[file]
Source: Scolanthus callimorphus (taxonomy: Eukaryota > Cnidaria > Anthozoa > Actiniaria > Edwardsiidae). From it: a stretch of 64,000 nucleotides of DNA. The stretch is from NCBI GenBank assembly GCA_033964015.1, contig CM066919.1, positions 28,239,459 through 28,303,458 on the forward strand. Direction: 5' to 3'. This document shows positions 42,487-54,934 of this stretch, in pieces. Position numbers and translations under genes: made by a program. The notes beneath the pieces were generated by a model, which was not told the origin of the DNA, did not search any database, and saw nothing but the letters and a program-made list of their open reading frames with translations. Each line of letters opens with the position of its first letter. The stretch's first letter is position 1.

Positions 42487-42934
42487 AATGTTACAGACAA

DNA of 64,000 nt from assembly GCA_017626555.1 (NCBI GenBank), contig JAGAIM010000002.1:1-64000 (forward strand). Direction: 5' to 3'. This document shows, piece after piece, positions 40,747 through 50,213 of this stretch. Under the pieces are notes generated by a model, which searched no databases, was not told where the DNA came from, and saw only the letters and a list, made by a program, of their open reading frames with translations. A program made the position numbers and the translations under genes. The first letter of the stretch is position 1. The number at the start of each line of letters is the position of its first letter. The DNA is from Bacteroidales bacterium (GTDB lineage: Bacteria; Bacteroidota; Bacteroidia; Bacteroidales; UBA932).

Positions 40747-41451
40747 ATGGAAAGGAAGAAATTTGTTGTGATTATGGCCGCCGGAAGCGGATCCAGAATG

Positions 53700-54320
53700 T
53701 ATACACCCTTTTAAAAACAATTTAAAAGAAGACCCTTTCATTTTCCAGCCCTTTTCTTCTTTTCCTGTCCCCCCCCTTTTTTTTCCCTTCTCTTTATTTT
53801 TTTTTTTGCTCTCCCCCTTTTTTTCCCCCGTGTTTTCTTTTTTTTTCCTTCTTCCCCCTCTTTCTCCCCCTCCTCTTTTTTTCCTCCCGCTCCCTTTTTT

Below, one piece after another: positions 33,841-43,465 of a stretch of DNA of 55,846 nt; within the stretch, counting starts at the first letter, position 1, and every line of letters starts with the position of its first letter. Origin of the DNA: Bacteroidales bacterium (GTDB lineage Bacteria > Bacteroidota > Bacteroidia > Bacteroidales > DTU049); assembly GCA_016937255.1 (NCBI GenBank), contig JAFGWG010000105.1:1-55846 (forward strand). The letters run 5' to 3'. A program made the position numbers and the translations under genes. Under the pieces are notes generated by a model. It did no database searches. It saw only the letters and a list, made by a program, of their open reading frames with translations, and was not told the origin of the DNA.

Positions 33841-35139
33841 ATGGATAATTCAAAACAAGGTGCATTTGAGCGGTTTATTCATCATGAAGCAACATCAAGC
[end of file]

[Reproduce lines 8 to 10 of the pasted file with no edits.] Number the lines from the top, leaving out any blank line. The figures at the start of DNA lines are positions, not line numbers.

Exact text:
53700 T
53701 ATACACCCTTTTAAAAACAATTTAAAAGAAGACCCTTTCATTTTCCAGCCCTTTTCTTCTTTTCCTGTCCCCCCCCTTTTTTTTCCCTTCTCTTTATTTT
53801 TTTTTTTGCTCTCCCCCTTTTTTTCCCCCGTGTTTTCTTTTTTTTTCCTTCTTCCCCCTCTTTCTCCCCCTCCTCTTTTTTTCCTCCCGCTCCCTTTTTT